Religion Teacher John Whittaker spoke at the Society of Catholic Social Scientists 25th Anniversary National Meeting at Franciscan University of Steubenville in Ohio on October 28. The conference explored Catholicism’s role informing discussion on key social issues, including American politics, human rights, business ethics, the relationship of the Church and state, and the economy.
John delivered a talk on his paper, “Practicing Reconciliation, Forgiveness, and Mercy,” which explores the theology of Pope Francis as the framework for the implementation of restorative justice, a holistic approach to healing and reconciliation within the modern-day criminal justice system. John believes that Christian “reconciliation, forgiveness, and mercy are essential to unifying diverse peoples” and, therefore, more suitable for building and maintaining a thriving social community than the current “vengeance-based” criminal justice system.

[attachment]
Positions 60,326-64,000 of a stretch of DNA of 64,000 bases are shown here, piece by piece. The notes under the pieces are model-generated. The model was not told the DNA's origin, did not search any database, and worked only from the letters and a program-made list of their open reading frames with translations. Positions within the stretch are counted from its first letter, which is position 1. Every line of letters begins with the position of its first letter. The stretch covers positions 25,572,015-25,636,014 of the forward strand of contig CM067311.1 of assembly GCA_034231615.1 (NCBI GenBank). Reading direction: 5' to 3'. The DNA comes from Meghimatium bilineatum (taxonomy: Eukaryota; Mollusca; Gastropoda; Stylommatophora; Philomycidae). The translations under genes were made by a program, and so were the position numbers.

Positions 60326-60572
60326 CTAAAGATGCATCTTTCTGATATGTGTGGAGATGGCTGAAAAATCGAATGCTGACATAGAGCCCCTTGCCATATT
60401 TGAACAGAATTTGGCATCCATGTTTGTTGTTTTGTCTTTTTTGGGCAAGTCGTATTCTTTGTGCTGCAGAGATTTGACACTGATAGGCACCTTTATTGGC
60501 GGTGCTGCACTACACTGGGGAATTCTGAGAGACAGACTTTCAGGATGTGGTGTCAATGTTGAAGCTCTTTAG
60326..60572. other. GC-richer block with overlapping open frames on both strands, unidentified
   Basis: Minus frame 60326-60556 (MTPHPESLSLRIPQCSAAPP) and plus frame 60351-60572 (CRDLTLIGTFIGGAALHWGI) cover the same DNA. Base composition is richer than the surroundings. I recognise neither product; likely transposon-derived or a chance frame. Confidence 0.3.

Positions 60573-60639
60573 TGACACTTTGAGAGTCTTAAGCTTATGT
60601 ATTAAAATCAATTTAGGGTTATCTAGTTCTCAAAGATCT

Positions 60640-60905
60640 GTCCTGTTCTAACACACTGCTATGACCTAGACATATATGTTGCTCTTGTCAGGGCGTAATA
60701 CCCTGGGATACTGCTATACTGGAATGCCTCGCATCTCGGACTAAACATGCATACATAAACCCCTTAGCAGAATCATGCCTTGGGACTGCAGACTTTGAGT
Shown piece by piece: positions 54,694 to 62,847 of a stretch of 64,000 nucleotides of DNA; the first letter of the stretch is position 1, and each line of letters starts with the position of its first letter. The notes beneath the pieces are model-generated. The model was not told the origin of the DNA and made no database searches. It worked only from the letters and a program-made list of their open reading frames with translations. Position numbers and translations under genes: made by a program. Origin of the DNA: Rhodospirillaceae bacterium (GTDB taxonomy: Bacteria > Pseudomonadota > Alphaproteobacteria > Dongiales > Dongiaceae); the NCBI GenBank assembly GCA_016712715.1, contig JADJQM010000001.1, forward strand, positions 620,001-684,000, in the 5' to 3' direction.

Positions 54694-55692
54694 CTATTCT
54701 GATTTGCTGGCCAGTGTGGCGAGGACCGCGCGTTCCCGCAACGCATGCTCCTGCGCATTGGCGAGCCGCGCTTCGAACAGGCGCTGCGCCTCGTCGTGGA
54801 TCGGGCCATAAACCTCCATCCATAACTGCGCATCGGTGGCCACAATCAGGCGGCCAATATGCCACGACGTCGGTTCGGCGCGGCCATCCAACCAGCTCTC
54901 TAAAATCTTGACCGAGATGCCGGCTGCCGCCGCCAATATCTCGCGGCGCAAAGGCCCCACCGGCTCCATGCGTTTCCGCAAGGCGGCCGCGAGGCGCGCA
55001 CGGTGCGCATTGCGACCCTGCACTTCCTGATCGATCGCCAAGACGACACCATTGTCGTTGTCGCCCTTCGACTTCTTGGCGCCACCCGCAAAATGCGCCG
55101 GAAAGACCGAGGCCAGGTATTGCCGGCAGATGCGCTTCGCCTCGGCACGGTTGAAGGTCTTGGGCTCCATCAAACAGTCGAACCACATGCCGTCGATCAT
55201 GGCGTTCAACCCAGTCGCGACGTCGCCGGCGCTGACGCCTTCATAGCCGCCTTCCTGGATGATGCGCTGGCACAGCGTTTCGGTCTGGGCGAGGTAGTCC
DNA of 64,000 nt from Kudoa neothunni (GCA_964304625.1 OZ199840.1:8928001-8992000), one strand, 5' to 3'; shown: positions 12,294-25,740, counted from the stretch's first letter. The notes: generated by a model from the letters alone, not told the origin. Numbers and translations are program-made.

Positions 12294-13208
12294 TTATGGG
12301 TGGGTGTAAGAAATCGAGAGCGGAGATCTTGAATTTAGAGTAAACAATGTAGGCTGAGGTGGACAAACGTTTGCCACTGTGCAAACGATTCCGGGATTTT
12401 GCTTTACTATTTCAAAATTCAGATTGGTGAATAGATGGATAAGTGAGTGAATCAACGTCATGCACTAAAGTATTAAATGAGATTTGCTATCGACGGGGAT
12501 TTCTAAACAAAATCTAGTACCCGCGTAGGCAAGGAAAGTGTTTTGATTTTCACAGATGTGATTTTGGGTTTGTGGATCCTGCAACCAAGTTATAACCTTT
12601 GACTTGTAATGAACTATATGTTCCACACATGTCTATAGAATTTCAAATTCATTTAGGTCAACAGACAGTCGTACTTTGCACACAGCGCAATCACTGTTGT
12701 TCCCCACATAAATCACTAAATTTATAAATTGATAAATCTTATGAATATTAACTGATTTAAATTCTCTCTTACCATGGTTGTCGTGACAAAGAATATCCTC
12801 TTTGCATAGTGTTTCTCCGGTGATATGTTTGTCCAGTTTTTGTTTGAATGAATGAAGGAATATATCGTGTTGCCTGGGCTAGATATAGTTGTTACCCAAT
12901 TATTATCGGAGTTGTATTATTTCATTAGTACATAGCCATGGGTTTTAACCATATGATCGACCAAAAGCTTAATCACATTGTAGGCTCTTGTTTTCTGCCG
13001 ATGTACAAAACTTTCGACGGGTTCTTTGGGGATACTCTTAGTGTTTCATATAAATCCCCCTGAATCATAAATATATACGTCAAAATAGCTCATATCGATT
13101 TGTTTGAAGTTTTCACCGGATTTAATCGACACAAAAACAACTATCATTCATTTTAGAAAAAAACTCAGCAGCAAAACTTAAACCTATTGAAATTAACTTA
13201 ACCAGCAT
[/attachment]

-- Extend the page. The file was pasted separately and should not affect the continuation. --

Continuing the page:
While John argues that restorative justice should be applied in individual criminal cases, it is most commonly used on a grand scale to heal communities that have experienced mass atrocities. Modern-day South Africa and the Pine Ridge Indian Reservation in the United States are examples of communities that are engaged in the process of restorative justice.
John teaches social justice to junior students in Religion III.